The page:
Book Hippo

Saturday, January 7, 2012

Old Age

My holidays were successful. I had a great Christmas and New Years. Now I'm looking forward to my birthday in February. I've always liked my birthday because it's Groundhog's Day, so I feel like the whole world is doing something on my birthday.

I'll be fifty-four and I suppose I'll have to start getting used to not having the memory I used to have. Just the other day I was trying to remember as much as I could about Expo '67 and couldn't come up with much.

My dad saved for it. We would spend three weeks in Montreal, traveling from BC on the train. I do remember kids telling me to avoid the hamburgers. It was rumored that the meat was actually 50% sawdust. People wanted to walk home with me after school and I had to do a lot of homework and extra tests just so I wouldn't miss any schoolwork.

I can also recall being at my grandparents house to say good-bye before we left.

"When will it be time to go?"

"In half-an-hour."

Two minutes later.

"Is it half-an-hour yet?"

And so on. But finally we were on the train. It would have been dark and I suppose we went to bed as soon as they let the berths down. I don't recall that part. I suppose it would be the next day when we went over the Rockies. We were going through Banff and there were animals all over the place. On the train, a ski team was in the same car as us.

Someone on the train. "Look. Look. There's a moose."

Another person on the train. "Look. Look. There's a deer."

Member of ski team. "Look. Look. There's a volkswagen." He pointed at a Beetle as we all laughed. The cook had a sense of humor, too. Once when all the passengers were crowded on the right side of the train looking at some animal, he came up and announced, "The driver wants some of you to move to the other side because the train is in danger of tipping over."

I went to move but my mother assured me it was a joke. The rest of the train ride is a blur.

In Montreal, we were staying with my cousins. My mom's sister and her husband. They picked us up in their station wagon, a huge car. After a few minutes my father said to my uncle who was driving.

"You're going in the wrong direction. You're headed to the States."

My uncle assured him he was wrong but my dad kept at him. Finally we passed under a highway sign: to the USA. My uncle shut off all his car lights. Cars racing past us. We couldn't be seen. Then just a I thought we were going to get hit, he made an illegal U-turn and we were going the right way. They don't make stuff up about Quebec drivers.

I don't remember my cousins house but I do remember taking a plastic clock for my collection of stuffed animals. I remember getting my Expo 'passport' stamped at each embassy. I refused to go into the Greek embassy because of all the naked statues. It's funny what we're like as children. The American embassy was a Buckmeister Fuller geodesic dome. For most people it was 'the belle of the ball' but I found technology to be boring as a child as wanted to leave.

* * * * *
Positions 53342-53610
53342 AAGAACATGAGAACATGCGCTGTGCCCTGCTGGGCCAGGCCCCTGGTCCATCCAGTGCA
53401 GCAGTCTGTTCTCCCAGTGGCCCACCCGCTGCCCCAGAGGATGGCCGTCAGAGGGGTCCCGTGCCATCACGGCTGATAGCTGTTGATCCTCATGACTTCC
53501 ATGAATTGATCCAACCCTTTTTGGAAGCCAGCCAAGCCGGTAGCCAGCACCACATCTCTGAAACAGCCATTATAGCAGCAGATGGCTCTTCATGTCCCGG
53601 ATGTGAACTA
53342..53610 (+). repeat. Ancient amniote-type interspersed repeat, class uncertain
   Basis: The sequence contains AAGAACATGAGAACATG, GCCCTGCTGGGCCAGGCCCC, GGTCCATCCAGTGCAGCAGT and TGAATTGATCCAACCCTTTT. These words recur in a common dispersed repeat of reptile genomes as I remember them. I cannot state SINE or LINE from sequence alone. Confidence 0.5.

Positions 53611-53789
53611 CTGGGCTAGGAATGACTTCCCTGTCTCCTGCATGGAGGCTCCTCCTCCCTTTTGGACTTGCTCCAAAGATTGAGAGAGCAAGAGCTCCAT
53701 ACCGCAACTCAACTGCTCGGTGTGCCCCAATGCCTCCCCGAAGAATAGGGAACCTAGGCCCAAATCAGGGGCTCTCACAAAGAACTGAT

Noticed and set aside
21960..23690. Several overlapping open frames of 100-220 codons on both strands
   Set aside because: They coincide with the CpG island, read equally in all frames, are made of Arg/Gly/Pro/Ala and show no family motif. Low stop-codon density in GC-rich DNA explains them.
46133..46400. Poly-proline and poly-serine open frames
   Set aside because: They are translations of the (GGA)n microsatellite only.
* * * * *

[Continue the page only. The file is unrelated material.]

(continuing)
We rode La Flume. A plastic log that went on the watercourse and a plane ride which terrified me. And a waitress dropped a whole tray of dishes on the floor in a restaurant. A photographer took my picture as me and my mom walked by. We bought the picture. That's all I can call to mind of my childhood adventure.

I do, though, recall on the train back. I threw up and couldn't wake my mom so had to call a steward to help me. The next day a nun asked me if I felt better. I didn't answer so she said it in French. I still didn't answer so she repeated it in English and then I answered. I still don't know how she knew I'd been sick. I remember her sweetness and concern.

I don't know what to do to bring back memories like this, I just hope that as I age I don't forget the nun.


  1. You have lovely memories, even if you think some are fragments. I wonder, when we age if the old memories become clearer as the new ones fade. Of course you being still so young, it will take a long time before you find out.

  2. Being a tad ahead of you, I was a teenager for Expo 67.We stayed outside of town and rode the subway in which, on it's own was a marvel for a rural kid. I was nervous about visiting the Russian pavillion because I had been raised with the notion that Russians were nasty, dangerous people who carried guns and shot people for no reason. Imagine my surprise when a cute little blond hostess in a neat grey suit smiled at me. Expo was indeed a wonderful experience.
    Randall Lang